Mascarenhas L.A.B.,SENAI CIMATEC |
Gomes J.O.,ITA CCM |
Barbosa C.,CAB |
Nogueira T.B.,SENAI CIMATEC |
Portela A.T.,SENAI CIMATEC
Journal of the Brazilian Society of Mechanical Sciences and Engineering | Year: 2015
The valve and valve seat work together to ensure the entry of air and combustible material, the output of combustion gases and the sealing function of the compression and combustion process. The valve is the most demanding component in high efficiency engines. To work efficiently and produce low emissions, special materials are needed. Extreme temperatures of the exhaust gases, high velocities of valves and high pressure are just some of the conditions that cause wear on the valves. The materials used in production must have good workability, low wear, good mechanical strength and good fatigue and corrosion resistance at high temperature. CCM/ITA and SENAI CIMATEC have jointly developed a workbench to simulate the durability of valves and valve seats and to enable analysis of wear resistance and by testing different parameter values. Using this workbench, some materials were tested to determine whether they can be used at high temperatures, as will be necessary in the next generation of engines. Detachments from the seat material (SAE 4340) were observed in the tests, and the detached material adhered to the valve. This phenomenon significantly increases the surface roughness of the components, and it may lead to loss of function. Thus, the tested valve material (SAE EV12 21-2 N) was more resistant to wear than the seat material. © 2015, The Brazilian Society of Mechanical Sciences and Engineering.
Daly A.M.,University of Valladolid |
Bermudez C.,University of Valladolid |
Lopez A.,CAB |
Tercero B.,CAB |
And 4 more authors.
Astrophysical Journal | Year: 2013
Ethyl cyanide, CH3CH2CN, is an important interstellar molecule with a very dense rotational-vibrational spectrum. On the basis of new laboratory data in the range of 17-605 GHz and ab initio calculations, two new vibrational states, ν12 and ν20, have been detected in molecular clouds of Orion. Laboratory data consist of Stark spectroscopy (17-110 GHz) and frequency-modulated spectrometers (GEM laboratory in Valladolid: 17-170, 270-360 GHz; Toyama: 26-200 GHz; Emory: 200-240 GHz; Ohio State: 258-368 GHz; and JPL: 270-318, 395-605 GHz). More than 700 distinct lines of each species were measured in J up to 71 and in Ka up to 25. The states were fitted with Watson's S-reduction Hamiltonian. The two new states have been identified in the interstellar medium toward the Orion Nebula (Orion KL). The ground state, the isotopologues of CH3CH2CN, and the vibrationally excited states have been fitted to obtain column densities and to derive vibrational temperatures. All together, ethyl cyanide is responsible for more than 2000 lines in the observed frequency range of 80-280 GHz. © 2013. The American Astronomical Society. All rights reserved.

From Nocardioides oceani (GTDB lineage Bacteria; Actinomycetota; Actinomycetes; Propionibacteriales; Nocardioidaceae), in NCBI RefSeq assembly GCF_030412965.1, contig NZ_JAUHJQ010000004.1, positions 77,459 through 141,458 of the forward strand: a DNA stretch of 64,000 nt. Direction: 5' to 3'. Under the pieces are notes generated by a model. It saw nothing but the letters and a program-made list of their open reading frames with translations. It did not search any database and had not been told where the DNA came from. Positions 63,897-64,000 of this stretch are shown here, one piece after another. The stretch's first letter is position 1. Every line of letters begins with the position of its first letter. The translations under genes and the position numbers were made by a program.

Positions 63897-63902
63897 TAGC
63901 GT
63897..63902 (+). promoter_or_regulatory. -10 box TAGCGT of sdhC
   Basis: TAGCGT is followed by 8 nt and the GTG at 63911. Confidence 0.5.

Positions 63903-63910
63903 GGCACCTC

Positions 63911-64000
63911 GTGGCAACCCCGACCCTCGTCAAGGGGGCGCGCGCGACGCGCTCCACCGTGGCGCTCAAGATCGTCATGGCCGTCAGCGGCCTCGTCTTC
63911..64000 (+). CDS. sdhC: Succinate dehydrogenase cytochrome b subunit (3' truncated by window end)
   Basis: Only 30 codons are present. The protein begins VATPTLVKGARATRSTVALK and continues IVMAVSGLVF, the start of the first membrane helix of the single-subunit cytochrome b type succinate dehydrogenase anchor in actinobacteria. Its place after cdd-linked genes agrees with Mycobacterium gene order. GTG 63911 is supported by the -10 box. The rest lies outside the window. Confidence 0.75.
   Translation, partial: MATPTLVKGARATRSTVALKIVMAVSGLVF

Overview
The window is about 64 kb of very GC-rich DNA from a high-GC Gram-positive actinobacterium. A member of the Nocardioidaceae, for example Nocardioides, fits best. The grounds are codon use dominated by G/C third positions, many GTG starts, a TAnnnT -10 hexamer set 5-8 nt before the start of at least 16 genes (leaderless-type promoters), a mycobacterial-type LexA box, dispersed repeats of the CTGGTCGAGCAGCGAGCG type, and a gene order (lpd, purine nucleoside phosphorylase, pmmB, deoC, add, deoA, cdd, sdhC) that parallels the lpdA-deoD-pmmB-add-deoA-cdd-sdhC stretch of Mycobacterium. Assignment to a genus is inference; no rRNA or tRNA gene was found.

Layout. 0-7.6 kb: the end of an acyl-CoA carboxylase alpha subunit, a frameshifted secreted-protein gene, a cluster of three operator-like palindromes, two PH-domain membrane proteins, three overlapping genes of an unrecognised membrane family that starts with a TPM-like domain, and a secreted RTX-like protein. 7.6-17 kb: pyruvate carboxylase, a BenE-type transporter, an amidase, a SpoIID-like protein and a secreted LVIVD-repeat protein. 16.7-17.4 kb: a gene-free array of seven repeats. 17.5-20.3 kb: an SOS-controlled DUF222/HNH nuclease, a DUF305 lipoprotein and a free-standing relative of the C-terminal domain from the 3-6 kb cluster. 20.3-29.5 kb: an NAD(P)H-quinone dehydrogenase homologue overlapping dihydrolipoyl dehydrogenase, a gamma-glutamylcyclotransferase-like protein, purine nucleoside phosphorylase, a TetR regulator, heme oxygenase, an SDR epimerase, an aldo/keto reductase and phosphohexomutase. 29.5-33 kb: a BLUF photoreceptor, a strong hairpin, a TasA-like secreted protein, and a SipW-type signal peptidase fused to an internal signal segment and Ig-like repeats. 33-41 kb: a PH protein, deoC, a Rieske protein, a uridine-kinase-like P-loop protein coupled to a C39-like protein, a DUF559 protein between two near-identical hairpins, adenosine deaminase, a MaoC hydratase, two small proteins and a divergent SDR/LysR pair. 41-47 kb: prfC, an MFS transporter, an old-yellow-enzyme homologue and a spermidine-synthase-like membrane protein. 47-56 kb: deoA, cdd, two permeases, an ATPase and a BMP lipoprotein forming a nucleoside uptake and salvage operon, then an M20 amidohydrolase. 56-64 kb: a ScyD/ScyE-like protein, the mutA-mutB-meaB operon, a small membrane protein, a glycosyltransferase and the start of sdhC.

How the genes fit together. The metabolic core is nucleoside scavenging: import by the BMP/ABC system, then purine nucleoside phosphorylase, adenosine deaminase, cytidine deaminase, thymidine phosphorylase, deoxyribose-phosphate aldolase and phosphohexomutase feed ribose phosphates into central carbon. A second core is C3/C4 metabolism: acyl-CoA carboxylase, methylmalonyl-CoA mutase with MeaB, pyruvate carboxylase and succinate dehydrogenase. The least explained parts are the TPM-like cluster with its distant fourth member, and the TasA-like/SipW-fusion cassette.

Swinyard B.,University College London |
Swinyard B.,Rutherford Appleton Laboratory |
Tinetti G.,University College London |
Eccleston P.,Rutherford Appleton Laboratory |
And 31 more authors.
Proceedings of SPIE - The International Society for Optical Engineering | Year: 2012
The Exoplanet Characterisation Observatory (EChO) is a space mission dedicated to undertaking spectroscopy of transiting exoplanets over the widest wavelength range possible. It is based around a highly stable space platform with a 1.2 m class telescope. The mission is currently being studied by ESA in the context of a medium class mission within the Cosmic Vision programme for launch post 2020. The payload suite is required to provide simultaneous coverage from the visible to the mid-infrared and must be highly stable and effectively operate as a single instrument. In this paper we describe the integrated spectrometer payload design for EChO which will cover the 0.4 to 16 micron wavelength band. The instrumentation is subdivided into 5 channels (Visible/Near Infrared, Short Wave InfraRed, 2 x Mid Wave InfraRed; Long Wave InfraRed) with a common set of optics spectrally dividing the input beam via dichroics. We discuss the significant design issues for the payload and the detailed technical trade-offs that we are undertaking to produce a payload for EChO that can be built within the mission and programme constraints and yet which will meet the exacting scientific performance required to undertake transit spectroscopy. © 2012 SPIE.
Cernicharo J.,CAB |
Marcelino N.,NRAO |
Roueff E.,French National Center for Scientific Research |